Lastly, in the discussion about white supremacy, I thought it was very relatable how when Kimmel told his friend he interviewed some neo-nazis, his friend asked where he found them because he feels like they are just radicals who exist in rural areas but in reality, they are all around us. This is why the black lives matter movement is relative, along with many other things, but white ignorance to discrimination is why people don’t see it as necessary. Overall, “Angry White Men” is eye opening to the realization of how normalized the fragile ego of “masculinity” has become and what it’s doing to our culture.

Angry White Men Reflection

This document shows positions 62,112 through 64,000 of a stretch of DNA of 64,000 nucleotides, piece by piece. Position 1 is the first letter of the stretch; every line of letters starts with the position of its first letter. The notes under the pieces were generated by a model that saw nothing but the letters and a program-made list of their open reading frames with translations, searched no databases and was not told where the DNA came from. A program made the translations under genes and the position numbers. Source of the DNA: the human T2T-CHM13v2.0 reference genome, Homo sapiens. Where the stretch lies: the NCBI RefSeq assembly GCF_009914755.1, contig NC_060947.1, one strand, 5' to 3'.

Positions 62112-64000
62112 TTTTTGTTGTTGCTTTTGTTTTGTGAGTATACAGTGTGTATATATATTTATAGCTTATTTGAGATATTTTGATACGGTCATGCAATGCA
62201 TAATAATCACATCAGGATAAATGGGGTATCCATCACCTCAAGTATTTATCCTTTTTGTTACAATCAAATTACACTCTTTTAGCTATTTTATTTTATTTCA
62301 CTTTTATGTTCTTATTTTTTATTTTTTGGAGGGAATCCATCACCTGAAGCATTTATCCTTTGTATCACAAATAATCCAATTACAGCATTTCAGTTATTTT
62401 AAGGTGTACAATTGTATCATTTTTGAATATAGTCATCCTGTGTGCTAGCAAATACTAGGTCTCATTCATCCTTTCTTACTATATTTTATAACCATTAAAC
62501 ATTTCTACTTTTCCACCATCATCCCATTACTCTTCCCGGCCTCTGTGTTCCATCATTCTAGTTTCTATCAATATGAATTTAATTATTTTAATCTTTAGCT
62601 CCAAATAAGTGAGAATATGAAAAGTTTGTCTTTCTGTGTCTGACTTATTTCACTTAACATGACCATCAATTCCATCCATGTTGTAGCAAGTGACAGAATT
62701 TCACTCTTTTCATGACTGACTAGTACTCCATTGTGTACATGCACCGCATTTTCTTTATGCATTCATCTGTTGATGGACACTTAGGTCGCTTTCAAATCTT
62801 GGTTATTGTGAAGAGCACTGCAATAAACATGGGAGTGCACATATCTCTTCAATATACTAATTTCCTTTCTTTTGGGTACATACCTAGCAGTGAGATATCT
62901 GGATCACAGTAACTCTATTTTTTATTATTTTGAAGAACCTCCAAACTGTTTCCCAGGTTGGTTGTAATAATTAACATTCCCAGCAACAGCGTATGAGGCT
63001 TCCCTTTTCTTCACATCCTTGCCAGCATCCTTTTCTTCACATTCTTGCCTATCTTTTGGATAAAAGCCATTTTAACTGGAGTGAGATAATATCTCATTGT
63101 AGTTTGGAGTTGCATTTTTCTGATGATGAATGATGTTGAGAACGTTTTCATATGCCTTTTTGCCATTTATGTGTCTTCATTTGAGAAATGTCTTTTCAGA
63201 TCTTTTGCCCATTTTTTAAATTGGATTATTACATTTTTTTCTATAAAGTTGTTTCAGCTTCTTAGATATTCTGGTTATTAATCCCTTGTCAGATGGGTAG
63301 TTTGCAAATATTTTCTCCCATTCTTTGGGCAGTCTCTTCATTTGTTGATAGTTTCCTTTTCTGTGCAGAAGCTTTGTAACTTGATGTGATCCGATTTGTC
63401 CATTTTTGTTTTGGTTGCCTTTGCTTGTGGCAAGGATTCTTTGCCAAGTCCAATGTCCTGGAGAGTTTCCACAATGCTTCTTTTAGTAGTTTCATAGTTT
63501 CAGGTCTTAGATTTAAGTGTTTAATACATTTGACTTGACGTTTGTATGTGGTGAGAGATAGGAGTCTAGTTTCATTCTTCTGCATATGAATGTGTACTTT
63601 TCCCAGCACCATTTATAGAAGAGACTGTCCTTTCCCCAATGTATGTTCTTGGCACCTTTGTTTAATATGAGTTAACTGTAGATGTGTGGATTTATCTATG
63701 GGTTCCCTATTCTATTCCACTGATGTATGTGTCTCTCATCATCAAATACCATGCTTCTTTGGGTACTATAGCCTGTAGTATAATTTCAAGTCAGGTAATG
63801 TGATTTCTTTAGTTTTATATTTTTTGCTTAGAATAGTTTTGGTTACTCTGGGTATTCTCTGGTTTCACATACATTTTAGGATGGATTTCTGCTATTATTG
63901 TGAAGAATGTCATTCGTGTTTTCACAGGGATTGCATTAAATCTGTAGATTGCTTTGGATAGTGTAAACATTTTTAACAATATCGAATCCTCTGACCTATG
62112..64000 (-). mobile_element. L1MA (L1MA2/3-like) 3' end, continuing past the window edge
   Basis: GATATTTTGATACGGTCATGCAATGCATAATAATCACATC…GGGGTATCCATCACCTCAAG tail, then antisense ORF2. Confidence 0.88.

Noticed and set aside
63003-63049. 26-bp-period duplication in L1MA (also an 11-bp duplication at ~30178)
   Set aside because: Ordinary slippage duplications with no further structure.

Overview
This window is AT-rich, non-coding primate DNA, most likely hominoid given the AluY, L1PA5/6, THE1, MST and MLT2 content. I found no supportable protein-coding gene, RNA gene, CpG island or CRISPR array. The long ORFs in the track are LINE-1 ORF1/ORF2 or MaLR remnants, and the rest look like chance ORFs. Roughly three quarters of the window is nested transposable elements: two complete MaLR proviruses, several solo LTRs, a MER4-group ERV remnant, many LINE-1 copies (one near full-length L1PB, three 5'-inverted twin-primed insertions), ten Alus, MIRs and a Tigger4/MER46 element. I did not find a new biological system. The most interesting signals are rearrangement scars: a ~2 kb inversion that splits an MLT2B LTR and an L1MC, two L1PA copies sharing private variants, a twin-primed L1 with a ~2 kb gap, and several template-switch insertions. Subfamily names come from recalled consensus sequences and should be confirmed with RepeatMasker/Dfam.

Kimmel’s book is at once terrifying and enlightening. He looks at who is angry; why they are angry; and how they became so angry. In the first section, he explains the feelings of invisibility that white American men feel, especially those who are downwardly mobile — they are subject to economic anguish, psychological distress, and political confusion. The American Dream has betrayed them, and they’re mad as hell about it. The anger of white American men, Kimmel tells us, is “so ubiquitous and so visible that it has received hardly any serious discussion” (6). If any other race or gender acted out in the way that white men in America do, they would make the front page of every paper in the nation. But because it is white male anger, it goes unnoticed. Kimmel tells us that white American men have very little reason to be angry in the first place – after all, they are the “beneficiaries of the single greatest affirmative action program in world history. It’s called ‘world history.'” Now, though, as we work toward equity and justice for all, they must get used to not having everything go their way, which is frightening. Their anger is real, writes Kimmel, but it is not true. White American men may sincerely experience this anger, but it is not justifiable. The anger of white American men is the anger of entitlement, of being owed something.